Copy-Item: Copying Files like a Boss in PowerShell, Exclude option doesn't work recursively. It's only checked for items which being copied exactly by Copy-Item cmdlet. In our sample they are  This can be done just using Copy-Item. No need to use Get-Childitem. I think you are just overthinking it. Copy-Item -Path C:\MyFolder -Destination \\Server\MyFolder -recurse -Force I just tested it and it worked for me. edit: included suggestion from the comments

Comments
  • What does the -container flag do?
  • @Cullub Regarding the -container flag, see What is the meaning of Powershell's Copy-Item's -container argument?
  • Note that in this example, $targetDir must already exist. In my testing I found that when $targetDir does not exist, the files will be copied but the directory structure will be flattened.
  • bwerks is correct. No idea why this received any votes.
  • this is not working, i just tryed and the structure is just flattened as said in bwerks comment
  • I know but I'd like to do that in powershell because that's a part of a bigger script and I'm going to pipe the output of copy (using -PassThru) to other commands.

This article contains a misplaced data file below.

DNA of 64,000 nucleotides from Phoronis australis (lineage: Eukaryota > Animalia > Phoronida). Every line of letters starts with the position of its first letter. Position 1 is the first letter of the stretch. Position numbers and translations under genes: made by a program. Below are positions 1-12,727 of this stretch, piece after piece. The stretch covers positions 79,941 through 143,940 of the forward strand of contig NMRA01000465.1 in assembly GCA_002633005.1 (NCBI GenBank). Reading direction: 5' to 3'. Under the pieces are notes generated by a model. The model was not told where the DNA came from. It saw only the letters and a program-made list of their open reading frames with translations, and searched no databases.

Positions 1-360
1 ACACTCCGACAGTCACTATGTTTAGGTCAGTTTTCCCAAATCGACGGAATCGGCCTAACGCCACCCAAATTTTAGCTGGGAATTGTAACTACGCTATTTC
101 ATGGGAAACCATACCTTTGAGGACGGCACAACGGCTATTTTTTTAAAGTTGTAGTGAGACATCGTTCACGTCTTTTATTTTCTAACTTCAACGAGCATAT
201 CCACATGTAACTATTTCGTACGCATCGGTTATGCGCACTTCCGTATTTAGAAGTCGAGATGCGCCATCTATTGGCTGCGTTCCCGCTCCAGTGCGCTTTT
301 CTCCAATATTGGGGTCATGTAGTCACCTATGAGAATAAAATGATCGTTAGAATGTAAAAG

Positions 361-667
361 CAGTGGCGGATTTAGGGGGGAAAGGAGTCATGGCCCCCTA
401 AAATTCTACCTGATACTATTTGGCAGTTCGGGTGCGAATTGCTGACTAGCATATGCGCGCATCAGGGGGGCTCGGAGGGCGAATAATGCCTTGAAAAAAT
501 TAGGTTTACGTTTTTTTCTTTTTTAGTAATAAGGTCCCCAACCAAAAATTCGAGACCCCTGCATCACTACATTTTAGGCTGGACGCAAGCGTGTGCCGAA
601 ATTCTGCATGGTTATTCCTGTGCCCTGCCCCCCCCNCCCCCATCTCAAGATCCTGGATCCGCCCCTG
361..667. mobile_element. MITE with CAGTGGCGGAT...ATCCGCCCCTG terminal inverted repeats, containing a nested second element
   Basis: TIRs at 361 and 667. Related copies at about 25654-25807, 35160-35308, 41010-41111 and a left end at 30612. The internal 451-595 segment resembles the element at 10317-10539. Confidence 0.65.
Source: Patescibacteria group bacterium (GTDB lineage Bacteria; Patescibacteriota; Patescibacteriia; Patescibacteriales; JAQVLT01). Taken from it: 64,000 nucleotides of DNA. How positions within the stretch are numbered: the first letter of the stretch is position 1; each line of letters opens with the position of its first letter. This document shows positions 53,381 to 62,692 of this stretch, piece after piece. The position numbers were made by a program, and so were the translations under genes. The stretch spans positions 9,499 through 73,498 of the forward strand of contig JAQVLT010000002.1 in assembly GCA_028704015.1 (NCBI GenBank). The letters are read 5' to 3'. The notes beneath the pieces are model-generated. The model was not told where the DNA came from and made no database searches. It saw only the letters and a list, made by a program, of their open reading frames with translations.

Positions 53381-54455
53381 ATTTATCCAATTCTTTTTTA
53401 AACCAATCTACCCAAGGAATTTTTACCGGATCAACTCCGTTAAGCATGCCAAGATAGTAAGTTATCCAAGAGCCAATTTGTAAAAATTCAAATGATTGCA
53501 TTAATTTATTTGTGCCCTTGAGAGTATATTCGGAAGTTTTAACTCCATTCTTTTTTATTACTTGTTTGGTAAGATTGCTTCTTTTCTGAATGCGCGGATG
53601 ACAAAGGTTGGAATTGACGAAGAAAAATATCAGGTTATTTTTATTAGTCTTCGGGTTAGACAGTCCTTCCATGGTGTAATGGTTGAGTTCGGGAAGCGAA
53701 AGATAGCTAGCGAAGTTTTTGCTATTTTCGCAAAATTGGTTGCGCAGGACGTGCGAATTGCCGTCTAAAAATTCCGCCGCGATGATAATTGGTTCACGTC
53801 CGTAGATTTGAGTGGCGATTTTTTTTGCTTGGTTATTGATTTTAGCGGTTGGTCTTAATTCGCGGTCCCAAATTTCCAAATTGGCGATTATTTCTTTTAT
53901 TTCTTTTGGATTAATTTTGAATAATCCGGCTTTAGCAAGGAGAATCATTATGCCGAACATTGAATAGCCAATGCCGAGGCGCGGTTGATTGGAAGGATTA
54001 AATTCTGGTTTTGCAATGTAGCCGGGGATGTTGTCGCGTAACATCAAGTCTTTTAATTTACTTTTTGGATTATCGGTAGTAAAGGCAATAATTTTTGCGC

• you can use cmd /c xcopy to use xcopy from powershell
  • @ZacharyYates: You can use xcopy to use xcopy from PowerShell. It's not a cmd built-in, so there is no need to use cmd /c here.
  • @joey Didn't know that - awesome!
  • few answers below speak to a -container switch, worth taking a look at. copy-item -container will do just that without all the extra work native to powershell.
  • I don't understand, is this powershell? Or a .bat script? Sorry I am new to NT
  • FWIW, this fails if you put a trailing directory separator on $sourceDir.
  • Works for PS 2.0 and PS 4.0 ? Mabye any differences in cmdlets.
  • The code above tries to create files of every folder. A fast fix would be to exclude the folders like so: foreach{ if( $_.Attributes -neq 'Directory' ){ $targetFile =... } }